May 24, 2018

After a wild year for health policy, what happened to the uninsured rate?

Daily Briefing

    The U.S. uninsured rate remained largely steady for a third consecutive year, increasing slightly from 9% in 2016 to 9.1% in 2017—but coverage gaps between Medicaid expansion and non-expansion states worsened, according to a report released Tuesday by CDC's National Center for Health Statistics (NCHS).

    Upcoming webconference: How to succeed under Medicaid risk

    According to the New York Times' "The Upshot," reports from other organizations, such as Gallup and The Commonwealth Fund, have found that the U.S. uninsured rate increased in 2017, but their findings are based on smaller sample sizes than the one used by CDC.

    CDC report findings

    For the report, CDC researchers estimated health insurance coverage rates among noninstitutionalized U.S. residents in 18 states based on data from the 2017 National Health Interview Survey, which included responses from 78,074 U.S. residents.

    Overall, the researchers found that 29.3 million U.S. residents did not have health insurance in 2017, up slightly from 28.6 million U.S. residents who were uninsured in 2016. According to the researchers, U.S. adults ages 18 to 64 accounted for a majority of those who were uninsured, totaling 25.2 million in 2017—up from 24.5 million in 2016.

    In total, the researchers estimated that 19.3 million fewer U.S. residents were uninsured in 2017 when compared with in 2010—the year the Affordable Care Act (ACA) was enacted. According to the researchers, 17.3 million fewer U.S. adults ages 18 to 64 were uninsured in 2017 when compared with 2010.

    The researchers found that 19.3% of U.S. adults ages 18 to 64 were enrolled in public health coverage in 2017, while 69.3% were enrolled in private health plans, including 4.3% who were enrolled in exchange plans—a figure largely unchanged from the previous year, "Vitals" reports.

    Adults in Medicaid expansion states less likely to be uninsured

    The researchers found that insured rates among U.S. adults ages 18 to 64 who lived in states that expanded Medicaid under the ACA increased from 2016 to 2017, while insured rates among U.S. adults ages 18 to 64 who lived in states that had not expanded Medicaid decreased.

    In particular, the researchers found that the share of uninsured adults ages 18 to 64 in Medicaid expansion states decreased slightly from 9.2% in 2016 to 9.1% in 2017. In comparison, the share of uninsured adults ages 18 to 64 in non-expansion states increased from 17.9% in 2016 to 19% in 2017.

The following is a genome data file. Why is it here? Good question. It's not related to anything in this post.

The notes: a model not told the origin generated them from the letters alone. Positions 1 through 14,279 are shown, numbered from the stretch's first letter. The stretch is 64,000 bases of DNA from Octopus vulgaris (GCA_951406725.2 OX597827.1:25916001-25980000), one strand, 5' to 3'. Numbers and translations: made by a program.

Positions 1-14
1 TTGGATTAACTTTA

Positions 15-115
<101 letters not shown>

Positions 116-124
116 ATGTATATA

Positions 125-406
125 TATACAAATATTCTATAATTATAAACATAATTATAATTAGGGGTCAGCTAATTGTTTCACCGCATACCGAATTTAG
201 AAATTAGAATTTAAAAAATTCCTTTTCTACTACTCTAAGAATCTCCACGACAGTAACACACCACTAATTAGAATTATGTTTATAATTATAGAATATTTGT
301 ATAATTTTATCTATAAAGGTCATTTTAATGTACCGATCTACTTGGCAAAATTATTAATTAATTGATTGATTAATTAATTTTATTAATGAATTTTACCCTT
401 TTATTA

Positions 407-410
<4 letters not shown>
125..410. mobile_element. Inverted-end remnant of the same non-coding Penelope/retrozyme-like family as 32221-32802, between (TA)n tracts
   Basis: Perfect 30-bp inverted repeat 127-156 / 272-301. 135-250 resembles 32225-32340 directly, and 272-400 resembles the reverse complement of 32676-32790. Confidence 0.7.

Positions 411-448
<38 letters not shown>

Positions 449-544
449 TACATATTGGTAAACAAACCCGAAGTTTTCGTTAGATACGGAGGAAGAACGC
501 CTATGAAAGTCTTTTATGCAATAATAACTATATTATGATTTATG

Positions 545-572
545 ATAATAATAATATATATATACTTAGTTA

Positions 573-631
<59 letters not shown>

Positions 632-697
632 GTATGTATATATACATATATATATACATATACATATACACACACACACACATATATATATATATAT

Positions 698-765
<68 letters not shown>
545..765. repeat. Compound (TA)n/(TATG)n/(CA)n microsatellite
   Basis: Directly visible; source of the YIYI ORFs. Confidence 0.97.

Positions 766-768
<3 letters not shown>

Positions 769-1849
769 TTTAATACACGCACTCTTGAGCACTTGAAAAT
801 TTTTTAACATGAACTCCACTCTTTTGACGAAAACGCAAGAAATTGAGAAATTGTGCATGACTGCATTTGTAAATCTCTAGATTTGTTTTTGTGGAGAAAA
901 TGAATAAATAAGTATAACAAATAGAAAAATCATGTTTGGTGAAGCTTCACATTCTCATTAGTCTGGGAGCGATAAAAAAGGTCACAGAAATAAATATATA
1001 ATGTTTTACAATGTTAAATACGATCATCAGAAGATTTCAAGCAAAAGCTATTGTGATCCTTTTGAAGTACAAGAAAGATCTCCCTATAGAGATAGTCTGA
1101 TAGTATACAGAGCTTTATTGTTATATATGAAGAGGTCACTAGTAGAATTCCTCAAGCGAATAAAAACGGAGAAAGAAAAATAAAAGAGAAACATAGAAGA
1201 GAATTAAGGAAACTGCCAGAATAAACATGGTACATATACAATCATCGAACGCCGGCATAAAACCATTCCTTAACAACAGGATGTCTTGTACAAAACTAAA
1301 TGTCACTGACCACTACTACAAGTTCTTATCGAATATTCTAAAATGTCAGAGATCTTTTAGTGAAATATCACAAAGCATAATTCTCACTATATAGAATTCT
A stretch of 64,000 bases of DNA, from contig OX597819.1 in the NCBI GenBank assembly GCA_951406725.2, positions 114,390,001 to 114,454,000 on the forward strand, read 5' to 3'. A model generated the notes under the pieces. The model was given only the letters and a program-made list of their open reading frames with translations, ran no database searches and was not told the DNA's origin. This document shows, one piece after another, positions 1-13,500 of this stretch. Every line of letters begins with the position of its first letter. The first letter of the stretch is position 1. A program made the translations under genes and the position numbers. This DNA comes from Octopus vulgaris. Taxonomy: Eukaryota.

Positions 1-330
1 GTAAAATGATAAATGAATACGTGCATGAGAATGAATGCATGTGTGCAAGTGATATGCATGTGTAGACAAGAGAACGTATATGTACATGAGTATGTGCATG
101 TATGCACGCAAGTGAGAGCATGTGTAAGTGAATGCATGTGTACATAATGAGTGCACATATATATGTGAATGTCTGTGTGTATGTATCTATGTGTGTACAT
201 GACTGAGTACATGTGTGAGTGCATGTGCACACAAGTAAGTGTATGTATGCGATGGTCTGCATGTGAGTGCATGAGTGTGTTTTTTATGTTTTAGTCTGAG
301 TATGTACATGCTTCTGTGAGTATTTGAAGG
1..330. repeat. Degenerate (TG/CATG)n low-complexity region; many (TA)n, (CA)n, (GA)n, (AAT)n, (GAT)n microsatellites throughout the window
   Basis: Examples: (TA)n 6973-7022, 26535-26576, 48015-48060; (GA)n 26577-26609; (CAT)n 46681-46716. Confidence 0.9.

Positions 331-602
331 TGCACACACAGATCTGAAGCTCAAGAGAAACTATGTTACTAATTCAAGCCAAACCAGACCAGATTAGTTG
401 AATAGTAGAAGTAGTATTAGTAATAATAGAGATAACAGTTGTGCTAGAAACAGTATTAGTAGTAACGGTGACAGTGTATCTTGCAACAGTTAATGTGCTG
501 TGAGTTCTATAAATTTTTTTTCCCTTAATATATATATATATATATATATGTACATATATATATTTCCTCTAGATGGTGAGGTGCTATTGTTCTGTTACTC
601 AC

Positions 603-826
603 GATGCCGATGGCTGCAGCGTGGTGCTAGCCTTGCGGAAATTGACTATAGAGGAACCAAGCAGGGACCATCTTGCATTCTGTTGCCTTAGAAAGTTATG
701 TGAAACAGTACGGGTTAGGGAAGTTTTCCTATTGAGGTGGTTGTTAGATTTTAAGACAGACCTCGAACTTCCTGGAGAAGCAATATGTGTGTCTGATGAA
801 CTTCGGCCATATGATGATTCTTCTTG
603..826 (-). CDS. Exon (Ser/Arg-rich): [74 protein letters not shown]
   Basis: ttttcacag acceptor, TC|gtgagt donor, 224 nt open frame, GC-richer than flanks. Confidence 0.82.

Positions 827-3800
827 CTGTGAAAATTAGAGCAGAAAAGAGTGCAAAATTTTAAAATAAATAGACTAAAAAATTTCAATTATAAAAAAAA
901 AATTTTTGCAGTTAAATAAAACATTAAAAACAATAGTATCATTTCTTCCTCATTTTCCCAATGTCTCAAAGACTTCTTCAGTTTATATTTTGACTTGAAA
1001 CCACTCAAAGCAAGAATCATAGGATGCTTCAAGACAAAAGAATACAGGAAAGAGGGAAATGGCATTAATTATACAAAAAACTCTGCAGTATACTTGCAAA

According to the researchers, uninsured rates among U.S. adults ages 18 to 64 increased in several states, including:

    • Georgia, which has not expanded Medicaid, where the uninsured rate increased from 18.4% in 2016 to 20.3% in 2017;
    • Illinois, which has expanded Medicaid, where the uninsured rate increased from 8.2% in 2016 to 10.5% in 2017;
    • North Carolina, which had not expanded Medicaid, where the uninsured rate increased from 15% in 2016 to 17.7% in 2017; and
    • Texas, which has not expanded Medicaid, where the uninsured rate increased from 24.7% to 26.4%.

    The researchers also found that uninsured rates among U.S. adults ages 18 to 64 dropped in some states, including:

    • Michigan, which has expanded Medicaid, where the uninsured rate declined from 9.5% in 2016 to 8.1% in 2017;
    • Pennsylvania, which has expanded Medicaid, where the uninsured rate dropped from 8.3% in 2016 to 7.3% in 2017; and
    • Washington, which has expanded Medicaid, where the uninsured rate dropped from 8.2% in 2016 to 7.5% in 2017.

    Uninsured rate could rise

    According to Axios' "Vitals," the CDC report does not show the "full effects" of policy shifts related to health insurance that have been implemented or proposed under the Trump administration, because many of the changes have not yet taken effect. For instance, the administration has called for the expansion of short-term health plans, and Republicans have eliminated the ACA's individual mandate beginning in 2019—both of which could affect exchange plan enrollment, "Vitals" reports.

    According to "The Upshot," rising premiums for individual health plans and work requirements for Medicaid also might cause the U.S. uninsured rate to increase over the next few years (Baker, "Vitals," Axios, 5/22; Sanger-Katz, "The Upshot," New York Times, 5/22; Frieden, MedPage Today, 5/22; Diamond, "Pulse," Politico, 5/22; CDC report, 5/22).

    Upcoming webconference: How to succeed under Medicaid risk

    The Medicaid population presents a challenge for many health care providers. Low reimbursement rates coupled with high patient complexity are responsible for margin pressure. Join our virtual panel discussion with Advisory Board experts to inform a sustainable Medicaid strategy.

    Register Here

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